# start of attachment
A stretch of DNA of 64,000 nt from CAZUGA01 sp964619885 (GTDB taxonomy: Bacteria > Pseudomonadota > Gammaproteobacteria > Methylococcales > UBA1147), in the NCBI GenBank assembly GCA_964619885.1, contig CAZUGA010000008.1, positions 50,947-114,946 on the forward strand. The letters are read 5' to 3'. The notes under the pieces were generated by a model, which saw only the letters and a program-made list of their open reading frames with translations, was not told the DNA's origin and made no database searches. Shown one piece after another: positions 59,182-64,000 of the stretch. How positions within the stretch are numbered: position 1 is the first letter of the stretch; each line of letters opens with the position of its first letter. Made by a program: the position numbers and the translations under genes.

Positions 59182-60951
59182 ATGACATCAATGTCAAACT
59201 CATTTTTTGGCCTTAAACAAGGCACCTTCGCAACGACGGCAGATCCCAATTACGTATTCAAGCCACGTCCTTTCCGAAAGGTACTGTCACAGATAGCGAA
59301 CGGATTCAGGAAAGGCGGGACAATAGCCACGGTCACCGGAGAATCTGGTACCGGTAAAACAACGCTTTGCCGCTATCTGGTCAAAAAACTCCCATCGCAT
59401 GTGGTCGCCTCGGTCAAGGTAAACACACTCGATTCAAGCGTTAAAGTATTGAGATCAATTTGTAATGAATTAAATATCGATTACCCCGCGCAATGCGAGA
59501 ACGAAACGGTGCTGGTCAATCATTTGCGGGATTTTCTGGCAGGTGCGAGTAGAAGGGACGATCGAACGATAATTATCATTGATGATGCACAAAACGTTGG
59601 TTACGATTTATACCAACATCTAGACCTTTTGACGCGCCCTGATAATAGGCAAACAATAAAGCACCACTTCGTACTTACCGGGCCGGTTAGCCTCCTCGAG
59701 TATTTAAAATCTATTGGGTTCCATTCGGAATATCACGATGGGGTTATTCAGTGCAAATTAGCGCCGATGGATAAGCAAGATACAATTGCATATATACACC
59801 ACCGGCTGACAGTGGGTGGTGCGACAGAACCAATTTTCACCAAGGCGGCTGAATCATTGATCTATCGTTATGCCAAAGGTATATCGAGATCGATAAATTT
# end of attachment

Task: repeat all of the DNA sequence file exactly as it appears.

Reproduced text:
A stretch of DNA of 64,000 nt from CAZUGA01 sp964619885 (GTDB taxonomy: Bacteria > Pseudomonadota > Gammaproteobacteria > Methylococcales > UBA1147), in the NCBI GenBank assembly GCA_964619885.1, contig CAZUGA010000008.1, positions 50,947-114,946 on the forward strand. The letters are read 5' to 3'. The notes under the pieces were generated by a model, which saw only the letters and a program-made list of their open reading frames with translations, was not told the DNA's origin and made no database searches. Shown one piece after another: positions 59,182-64,000 of the stretch. How positions within the stretch are numbered: position 1 is the first letter of the stretch; each line of letters opens with the position of its first letter. Made by a program: the position numbers and the translations under genes.

Positions 59182-60951
59182 ATGACATCAATGTCAAACT
59201 CATTTTTTGGCCTTAAACAAGGCACCTTCGCAACGACGGCAGATCCCAATTACGTATTCAAGCCACGTCCTTTCCGAAAGGTACTGTCACAGATAGCGAA
59301 CGGATTCAGGAAAGGCGGGACAATAGCCACGGTCACCGGAGAATCTGGTACCGGTAAAACAACGCTTTGCCGCTATCTGGTCAAAAAACTCCCATCGCAT
59401 GTGGTCGCCTCGGTCAAGGTAAACACACTCGATTCAAGCGTTAAAGTATTGAGATCAATTTGTAATGAATTAAATATCGATTACCCCGCGCAATGCGAGA
59501 ACGAAACGGTGCTGGTCAATCATTTGCGGGATTTTCTGGCAGGTGCGAGTAGAAGGGACGATCGAACGATAATTATCATTGATGATGCACAAAACGTTGG
59601 TTACGATTTATACCAACATCTAGACCTTTTGACGCGCCCTGATAATAGGCAAACAATAAAGCACCACTTCGTACTTACCGGGCCGGTTAGCCTCCTCGAG
59701 TATTTAAAATCTATTGGGTTCCATTCGGAATATCACGATGGGGTTATTCAGTGCAAATTAGCGCCGATGGATAAGCAAGATACAATTGCATATATACACC
59801 ACCGGCTGACAGTGGGTGGTGCGACAGAACCAATTTTCACCAAGGCGGCTGAATCATTGATCTATCGTTATGCCAAAGGTATATCGAGATCGATAAATTT